# A straightedge and compass construction: $\left(G,I,Q_a\right)$

Construct $ABC$ with straightedge and compass, given $G,I,Q_a$.

$G -$ the intersection point of medians;

$I -$ the center inscribed circle;

$Q_a -$ point of tangent inscribed circle to the side of $BC$.

I think $IQ_a \perp BC$, but I don't know the properties that combines these three points.

An interesting approach may be the following one: you may construct the Nagel point $N$ as $3G-2I$. You have the $BC$-line, i.e. the perpendicular to $IQ_a$ through $Q_a$.
You may assume that some $P_a\in BC$ is the contact point of the $A$-excircle, then:
1. $A$ lies on $NP_a$;
2. The midpoint of $M_a$ of $P_a Q_a$ is also the midpoint of $BC$;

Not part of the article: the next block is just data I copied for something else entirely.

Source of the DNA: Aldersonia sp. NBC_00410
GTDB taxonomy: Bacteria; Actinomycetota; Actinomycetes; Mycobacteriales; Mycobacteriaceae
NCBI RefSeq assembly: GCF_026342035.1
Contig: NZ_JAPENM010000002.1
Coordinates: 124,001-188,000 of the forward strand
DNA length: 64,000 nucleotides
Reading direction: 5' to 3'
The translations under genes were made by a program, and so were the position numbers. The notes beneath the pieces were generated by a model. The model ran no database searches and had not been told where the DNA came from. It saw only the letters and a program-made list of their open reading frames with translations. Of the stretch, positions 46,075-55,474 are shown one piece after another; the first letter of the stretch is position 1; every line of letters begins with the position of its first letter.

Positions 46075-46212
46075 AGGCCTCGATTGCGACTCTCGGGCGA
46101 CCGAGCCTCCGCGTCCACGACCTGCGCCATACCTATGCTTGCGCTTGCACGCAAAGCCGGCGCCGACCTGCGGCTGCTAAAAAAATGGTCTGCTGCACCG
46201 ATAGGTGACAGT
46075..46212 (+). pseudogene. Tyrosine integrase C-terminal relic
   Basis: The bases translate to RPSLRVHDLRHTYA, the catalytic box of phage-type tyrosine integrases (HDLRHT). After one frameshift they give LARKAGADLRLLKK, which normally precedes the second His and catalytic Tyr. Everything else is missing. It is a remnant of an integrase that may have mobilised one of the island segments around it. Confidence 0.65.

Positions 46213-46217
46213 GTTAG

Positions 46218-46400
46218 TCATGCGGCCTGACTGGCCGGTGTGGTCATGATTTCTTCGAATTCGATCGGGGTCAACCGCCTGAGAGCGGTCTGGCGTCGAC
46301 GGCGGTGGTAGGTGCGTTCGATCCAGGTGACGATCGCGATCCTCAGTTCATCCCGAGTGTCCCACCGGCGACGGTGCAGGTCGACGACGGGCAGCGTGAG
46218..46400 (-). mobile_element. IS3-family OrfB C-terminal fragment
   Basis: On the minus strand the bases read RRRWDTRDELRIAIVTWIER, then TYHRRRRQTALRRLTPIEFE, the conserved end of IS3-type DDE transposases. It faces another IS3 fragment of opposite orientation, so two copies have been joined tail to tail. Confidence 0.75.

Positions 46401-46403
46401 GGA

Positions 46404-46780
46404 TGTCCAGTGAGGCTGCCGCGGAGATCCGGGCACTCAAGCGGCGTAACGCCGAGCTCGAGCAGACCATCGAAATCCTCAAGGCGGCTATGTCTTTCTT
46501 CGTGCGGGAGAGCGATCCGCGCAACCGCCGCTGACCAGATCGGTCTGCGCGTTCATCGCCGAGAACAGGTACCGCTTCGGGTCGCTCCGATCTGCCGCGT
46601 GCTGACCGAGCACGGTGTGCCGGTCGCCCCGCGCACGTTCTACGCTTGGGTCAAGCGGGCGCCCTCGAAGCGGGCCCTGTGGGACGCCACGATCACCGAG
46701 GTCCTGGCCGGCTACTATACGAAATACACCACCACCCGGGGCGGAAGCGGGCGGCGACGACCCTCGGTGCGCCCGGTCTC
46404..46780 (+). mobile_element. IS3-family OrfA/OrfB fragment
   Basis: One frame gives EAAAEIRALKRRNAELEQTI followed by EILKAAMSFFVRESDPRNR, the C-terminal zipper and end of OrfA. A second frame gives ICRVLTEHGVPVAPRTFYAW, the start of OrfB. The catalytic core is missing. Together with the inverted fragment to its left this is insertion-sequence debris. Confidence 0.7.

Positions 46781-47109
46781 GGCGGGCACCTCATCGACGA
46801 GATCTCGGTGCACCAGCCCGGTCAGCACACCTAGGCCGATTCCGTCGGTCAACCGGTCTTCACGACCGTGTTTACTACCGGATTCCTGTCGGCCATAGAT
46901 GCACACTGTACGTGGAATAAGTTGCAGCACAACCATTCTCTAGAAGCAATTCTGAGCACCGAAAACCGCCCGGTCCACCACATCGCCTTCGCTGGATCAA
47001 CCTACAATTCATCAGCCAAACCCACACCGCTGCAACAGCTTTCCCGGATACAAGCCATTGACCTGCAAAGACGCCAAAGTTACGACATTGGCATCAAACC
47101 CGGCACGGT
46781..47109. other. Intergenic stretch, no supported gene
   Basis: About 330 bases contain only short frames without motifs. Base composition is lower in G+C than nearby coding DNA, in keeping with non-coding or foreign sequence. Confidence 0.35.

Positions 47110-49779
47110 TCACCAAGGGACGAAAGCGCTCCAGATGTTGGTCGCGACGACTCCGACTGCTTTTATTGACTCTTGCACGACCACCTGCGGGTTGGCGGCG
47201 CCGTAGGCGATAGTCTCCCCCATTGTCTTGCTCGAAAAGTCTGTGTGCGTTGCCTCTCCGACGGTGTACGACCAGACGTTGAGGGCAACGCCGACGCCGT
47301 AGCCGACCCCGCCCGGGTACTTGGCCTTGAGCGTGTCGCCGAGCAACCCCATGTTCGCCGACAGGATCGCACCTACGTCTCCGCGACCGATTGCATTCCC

3. $A$ lies on $M_a G$ (so $A$ is fixed by $P_a$ through $A=NP_a\cap M_a G$);
4. Assume that the perpendicular to $BC$ through $P_a$ meets the $AI$-line at $J_a$: if the distance of $J_a$ from $BC$ is the same as the distance of $J_a$ from $AB$ then $J_a$ is the $A$-excenter and the problem is solved.
Now $J_a$ lies on a hyperbola, while the external angle bisectors of the candidate $B,C$ vertices meet on a line, so the problem boils down to intersecting a line and a hyperbola, finding the actual $A$-excenter, then the contact point of the $A$-excircle, then the midpoint of $BC$, then $A$ as $NP_a\cap M_a G$, then $B$ and $C$ by drawing the tangents from $A$ to the incircle.
• I do not understand how to find $J_A$. Why $J_{a}$ lies on a hyperbola? – Roman83 Jun 25 '16 at 17:16
• @Roman83: because the map sending $J_a$ to $P_a$ is a projectivity. If you choose a coordinate system, that is straightforward to check. So the idea is to pick five differents $P_a$, reconstruct through them the foci of the hyperbola, then intersect the hyperbola with the appropriate line. – Jack D'Aurizio Jun 25 '16 at 17:29